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“As if Cleveland Cavaliers All-Star guard Kyrie Irving wasn’t frightening enough, the second year waterbug dominated the NBA’s Three-Point Shootout on Saturday night in Houston, shooting brilliantly during the final round on his way to a 23-point serve and the Foot Locker Three-Point Contest championship.

Irving isn’t known as a three-point shooter despite his 41 percent career mark from behind the stripe. Pitched as a scorer and savior for the lottery-bound Cavs, Irving has still managed to make two treys per game this season in spite of the defensive shifts bent on denying him good looks, while hitting 42 percent in his second season from long range. Though opponents are best served ducking under screens and anticipating Irving’s brilliant work off of the dribble, there’s a reason he’s able to parlay both disparate offensive talents into an uber-efficient 23.5 points per game in his sophomore season.” [Dwyer/BallDontLie]

  • humboldt

    “This weekend is to show my face to the fans and get everybody in the league acclimated to my face.”

    I hate to be a Kyrie buzzkill, but this line was eerily reminiscent of another Cleveland superstar intent on building a global brand and maximizing market share. I suppose it’s just the nature of today’s NBA speaking through its players, but I still don’t like it.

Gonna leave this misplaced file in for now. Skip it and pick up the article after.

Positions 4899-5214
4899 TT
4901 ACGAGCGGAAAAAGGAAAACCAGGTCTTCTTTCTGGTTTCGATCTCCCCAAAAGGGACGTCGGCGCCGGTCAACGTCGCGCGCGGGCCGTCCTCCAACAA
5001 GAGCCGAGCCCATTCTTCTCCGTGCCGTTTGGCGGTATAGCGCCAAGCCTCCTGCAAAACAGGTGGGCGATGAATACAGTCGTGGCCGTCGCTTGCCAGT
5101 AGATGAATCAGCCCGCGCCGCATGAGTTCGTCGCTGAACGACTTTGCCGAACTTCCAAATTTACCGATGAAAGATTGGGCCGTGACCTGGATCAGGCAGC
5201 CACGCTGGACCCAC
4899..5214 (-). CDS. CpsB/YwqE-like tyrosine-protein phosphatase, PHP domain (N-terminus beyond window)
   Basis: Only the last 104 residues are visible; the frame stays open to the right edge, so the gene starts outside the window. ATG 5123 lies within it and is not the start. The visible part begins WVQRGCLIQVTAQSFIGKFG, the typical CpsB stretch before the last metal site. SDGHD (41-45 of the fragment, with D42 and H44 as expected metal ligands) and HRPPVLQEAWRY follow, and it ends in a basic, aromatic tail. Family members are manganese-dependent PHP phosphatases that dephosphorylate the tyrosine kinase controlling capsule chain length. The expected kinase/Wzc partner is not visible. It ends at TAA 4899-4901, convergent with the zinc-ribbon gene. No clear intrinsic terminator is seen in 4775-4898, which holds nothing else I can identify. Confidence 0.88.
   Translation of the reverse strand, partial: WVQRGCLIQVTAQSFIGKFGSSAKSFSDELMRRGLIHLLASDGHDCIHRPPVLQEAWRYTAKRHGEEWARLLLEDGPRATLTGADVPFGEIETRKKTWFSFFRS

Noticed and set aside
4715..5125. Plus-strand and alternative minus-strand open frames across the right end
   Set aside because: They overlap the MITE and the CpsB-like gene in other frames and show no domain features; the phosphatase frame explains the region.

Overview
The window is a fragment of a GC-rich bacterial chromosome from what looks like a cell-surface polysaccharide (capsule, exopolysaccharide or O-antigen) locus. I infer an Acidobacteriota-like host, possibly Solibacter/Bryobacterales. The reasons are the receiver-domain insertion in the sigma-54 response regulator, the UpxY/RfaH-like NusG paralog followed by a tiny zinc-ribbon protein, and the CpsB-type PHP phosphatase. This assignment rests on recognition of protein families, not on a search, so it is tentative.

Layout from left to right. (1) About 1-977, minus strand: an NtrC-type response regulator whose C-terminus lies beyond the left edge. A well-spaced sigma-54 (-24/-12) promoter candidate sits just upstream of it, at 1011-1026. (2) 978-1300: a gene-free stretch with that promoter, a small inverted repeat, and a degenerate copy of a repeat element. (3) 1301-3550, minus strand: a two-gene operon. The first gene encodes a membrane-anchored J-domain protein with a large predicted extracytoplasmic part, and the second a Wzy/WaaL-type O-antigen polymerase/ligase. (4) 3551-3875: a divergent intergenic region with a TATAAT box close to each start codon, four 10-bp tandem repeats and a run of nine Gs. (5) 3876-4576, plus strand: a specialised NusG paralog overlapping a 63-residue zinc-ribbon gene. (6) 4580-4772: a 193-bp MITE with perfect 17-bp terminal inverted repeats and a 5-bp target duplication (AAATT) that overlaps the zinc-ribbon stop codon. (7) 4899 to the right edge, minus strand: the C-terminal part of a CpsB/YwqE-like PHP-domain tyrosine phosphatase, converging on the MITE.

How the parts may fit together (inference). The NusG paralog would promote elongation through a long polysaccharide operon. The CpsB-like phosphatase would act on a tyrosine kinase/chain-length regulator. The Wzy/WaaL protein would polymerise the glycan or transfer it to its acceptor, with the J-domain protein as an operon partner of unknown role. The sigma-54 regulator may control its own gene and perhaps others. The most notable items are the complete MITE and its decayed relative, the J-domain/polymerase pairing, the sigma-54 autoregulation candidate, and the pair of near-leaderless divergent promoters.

• Natedawg86

    Don’t beat him down because he wants his performance in an all star game to gain more respect to the more casual NBA fan. Don’t run him out of town because he wants his peers to respect his game. Enjoy him while he is here whether it is 4 or 40 years

  • humboldt

    I figured a response like this would be forthcoming. I only wish I had enough power in my blog comment section rhetoric to run a person out of Cleveland, let alone a millionaire athlete.

    I remain disappointed in his choice of words, and the mentality it seems to reveal. As I said, I don’t blame Kyrie: the player-as-brand concept has been particularly insidious in the NBA for decades, and this is just more of the same. Am still rooting for him, but – as with many fans – much more guardedly this time around.

  • Harv 21

    I hear the concern but don’t think we have to view it as someone distracted from basketball. And this attitude is certainly not new. For every introverted Larry Bird or Durant there’s 5 ferociously talented ballers that thrive with attention. Jordan was maybe the greatest competitor ever while being an attention whore. Magic would have built a huge brand 30+years ago if all that charisma and camera time didn’t get used up popularizing the NBA game in general. And then Michael could stand on his shoulders and build a personal brand, using as a springboard a game the public now loved.

    Kyrie loves attention, no doubt. But maybe the ham in him is part of the same package that lets him embrace the pressure to win games.

  • The_Real_Shamrock

    Overkill IMO